Obamacare Insurance Choices Shrink for Individual Buyers in New Hampshire

MANCHESTER, NH - AUGUST 20: People watch as Republican presidential candidate, former Massachusetts Gov. Mitt Romney speaks during a campaign stop at Saint Anselm College on August 20, 2012 in Manchester, New Hampshire. Romney and and his vice presidential candidate U.S. Rep. Paul Ryan (R-WI), held the town hall-style event just two days after President Barack Obama made campaign stops in New Hampshire. (Photo by John Moore/Getty Images)
National Journal
Clara Ritger
Oct. 31, 2013, 4:06 p.m.

In the new health in­sur­ance mar­ket­places cre­ated by the Af­ford­able Care Act, 95 per­cent of Amer­ic­ans will have at least two in­sur­ance com­pan­ies from which to com­pare and se­lect plans, ac­cord­ing to a Health and Hu­man Ser­vices De­part­ment ana­lys­is.

But that also means 5 per­cent of Amer­ic­ans — in­clud­ing all res­id­ents of New Hamp­shire and West Vir­gin­ia — will not have a choice.

An­them Blue Cross and Blue Shield is the only in­sur­ance com­pany par­ti­cip­at­ing in New Hamp­shire’s ex­change. “The leg­acy of our com­pany has been to par­ti­cip­ate ag­gress­ively in the state,” said An­them spokes­man Chris Dugan.

An­them cov­ers ap­prox­im­ately 80 per­cent of res­id­ents pur­chas­ing plans on the state’s ex­ist­ing in­di­vidu­al mar­ket, said Tyler Brannen, a health policy ana­lyst at the New Hamp­shire In­sur­ance De­part­ment. Be­cause of New Hamp­shire’s small pop­u­la­tion, the fin­an­cial re­turns of an­oth­er in­sur­ance com­pany of­fer­ing com­pet­ing policies in the state would not be as great as in an urb­an mar­ket.

“Any oth­er car­ri­er would have to weigh the risk,” Brannen said.

An­them is of­fer­ing 11 plans on the ex­change, with monthly premi­um con­tri­bu­tions ran­ging from $177 to $1,784 be­fore tax sub­sidies. One big change An­them is mak­ing to its cov­er­age is the num­ber of doc­tors and hos­pit­als in­cluded in its in­sur­ance net­work.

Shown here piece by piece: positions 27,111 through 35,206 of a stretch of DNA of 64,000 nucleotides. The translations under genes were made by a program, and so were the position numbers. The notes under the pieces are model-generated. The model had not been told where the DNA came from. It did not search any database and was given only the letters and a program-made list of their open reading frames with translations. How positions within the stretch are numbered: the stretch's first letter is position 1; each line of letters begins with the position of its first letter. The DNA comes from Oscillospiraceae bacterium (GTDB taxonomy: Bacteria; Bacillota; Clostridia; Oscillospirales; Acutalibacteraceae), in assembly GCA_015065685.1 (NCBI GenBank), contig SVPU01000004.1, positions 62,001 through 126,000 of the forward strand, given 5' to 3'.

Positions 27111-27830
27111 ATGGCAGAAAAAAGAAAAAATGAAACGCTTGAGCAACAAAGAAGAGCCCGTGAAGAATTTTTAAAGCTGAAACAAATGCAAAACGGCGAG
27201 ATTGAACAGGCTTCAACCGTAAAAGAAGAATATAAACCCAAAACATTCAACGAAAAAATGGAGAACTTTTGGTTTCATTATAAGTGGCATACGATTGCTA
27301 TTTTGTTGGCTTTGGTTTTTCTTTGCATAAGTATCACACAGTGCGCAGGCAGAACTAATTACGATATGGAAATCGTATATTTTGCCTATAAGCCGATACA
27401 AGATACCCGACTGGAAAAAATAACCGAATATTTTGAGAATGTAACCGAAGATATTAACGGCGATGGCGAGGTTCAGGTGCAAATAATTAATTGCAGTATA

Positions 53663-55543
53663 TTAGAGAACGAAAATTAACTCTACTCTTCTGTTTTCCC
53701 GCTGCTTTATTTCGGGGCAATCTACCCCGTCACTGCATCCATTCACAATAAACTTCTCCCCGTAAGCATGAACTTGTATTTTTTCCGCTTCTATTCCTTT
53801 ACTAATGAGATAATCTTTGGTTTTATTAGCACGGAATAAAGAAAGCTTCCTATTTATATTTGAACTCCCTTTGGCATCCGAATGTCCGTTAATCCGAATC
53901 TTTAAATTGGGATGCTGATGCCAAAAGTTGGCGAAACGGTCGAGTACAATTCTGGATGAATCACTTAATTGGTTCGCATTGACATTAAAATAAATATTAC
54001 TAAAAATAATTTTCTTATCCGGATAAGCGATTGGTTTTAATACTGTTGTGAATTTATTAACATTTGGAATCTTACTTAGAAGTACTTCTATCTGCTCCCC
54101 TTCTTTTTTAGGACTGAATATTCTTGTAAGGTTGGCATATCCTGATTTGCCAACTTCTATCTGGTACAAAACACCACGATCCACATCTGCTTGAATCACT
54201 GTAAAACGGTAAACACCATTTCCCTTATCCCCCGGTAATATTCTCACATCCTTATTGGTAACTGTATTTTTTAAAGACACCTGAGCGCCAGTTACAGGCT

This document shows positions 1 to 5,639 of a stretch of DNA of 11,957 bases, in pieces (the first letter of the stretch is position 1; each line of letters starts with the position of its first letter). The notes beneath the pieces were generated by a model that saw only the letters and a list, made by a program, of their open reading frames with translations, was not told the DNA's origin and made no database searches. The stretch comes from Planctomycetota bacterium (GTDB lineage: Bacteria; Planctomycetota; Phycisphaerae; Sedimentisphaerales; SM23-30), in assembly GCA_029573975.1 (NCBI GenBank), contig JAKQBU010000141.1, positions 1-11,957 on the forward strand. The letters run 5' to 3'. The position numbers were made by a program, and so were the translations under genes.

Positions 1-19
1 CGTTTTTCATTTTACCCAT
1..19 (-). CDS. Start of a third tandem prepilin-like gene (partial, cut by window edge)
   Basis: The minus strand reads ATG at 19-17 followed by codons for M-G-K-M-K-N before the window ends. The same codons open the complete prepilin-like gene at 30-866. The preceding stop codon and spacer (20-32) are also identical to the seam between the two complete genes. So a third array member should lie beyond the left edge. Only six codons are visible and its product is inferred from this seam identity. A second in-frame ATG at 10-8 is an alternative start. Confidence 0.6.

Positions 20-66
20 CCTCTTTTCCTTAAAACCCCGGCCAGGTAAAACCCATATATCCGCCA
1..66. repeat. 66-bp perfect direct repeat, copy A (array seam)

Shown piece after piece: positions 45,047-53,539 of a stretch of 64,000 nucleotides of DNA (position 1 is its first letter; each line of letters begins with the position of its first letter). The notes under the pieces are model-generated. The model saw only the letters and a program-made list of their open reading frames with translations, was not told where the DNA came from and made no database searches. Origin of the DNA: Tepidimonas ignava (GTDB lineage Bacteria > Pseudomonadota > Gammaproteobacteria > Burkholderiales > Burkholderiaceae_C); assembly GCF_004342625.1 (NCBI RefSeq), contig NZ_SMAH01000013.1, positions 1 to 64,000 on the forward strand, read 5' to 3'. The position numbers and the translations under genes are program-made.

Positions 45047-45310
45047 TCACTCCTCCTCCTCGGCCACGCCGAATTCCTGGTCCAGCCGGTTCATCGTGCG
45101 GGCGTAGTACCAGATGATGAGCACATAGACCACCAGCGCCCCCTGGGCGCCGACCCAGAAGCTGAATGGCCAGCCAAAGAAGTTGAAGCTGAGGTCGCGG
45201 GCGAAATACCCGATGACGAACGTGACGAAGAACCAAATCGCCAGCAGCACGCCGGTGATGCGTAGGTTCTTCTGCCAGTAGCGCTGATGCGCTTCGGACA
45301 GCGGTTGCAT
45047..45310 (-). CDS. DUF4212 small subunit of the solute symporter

“By part­ner­ing with cer­tain pro­viders, we are provid­ing a product that is 25 per­cent lower than it would be by us­ing a broad­er net­work,” Dugan said.

There is a down­side, though. The shift elim­in­ates 10 of the 26 ma­jor hos­pit­als in New Hamp­shire from the An­them net­work for people who cur­rently pur­chase An­them in­sur­ance on the in­di­vidu­al mar­ket and will shift to An­them’s ACA ex­change mar­ket next year, Brannen said.

Dugan was not sure if An­them would con­tin­ue to of­fer plans in the in­di­vidu­al mar­ket, in ad­di­tion to its ex­change mar­ket op­tions. Re­gard­less of what An­them does, Brannen said, he ex­pects the in­di­vidu­al mar­ket will phase out.

“To the ex­tent that people may qual­i­fy for a sub­sidy,” Brannen said, “I can’t think of any reas­on to pur­chase products from An­them out­side of the ex­change.”

Con­sumers are frus­trated and see the changes as a loss, Brannen said, es­pe­cially be­cause they don’t have an al­tern­at­ive to An­them.

But the use of nar­row net­works to drive down the cost of health in­sur­ance isn’t just a func­tion of the An­them mono­poly — it’s a na­tion­wide trend. A re­cent study from the Health Re­search In­sti­tute at Price­wa­ter­house­Coopers found that 69 per­cent of in­surers re­por­ted nar­row-net­work con­tracts.

Next year, some people could have to drive as far as 45 minutes to see an in-net­work doc­tor, Brannen said. But that doesn’t vi­ol­ate the state’s ad­equacy stand­ards that reg­u­late pro­vider dis­tance in in­sur­ance plans, he ad­ded.

Rais­ing those stand­ards could be the next task for poli­cy­makers, he sug­ges­ted, as voters enter the ex­change and come to terms with the real­it­ies of their new cov­er­age.

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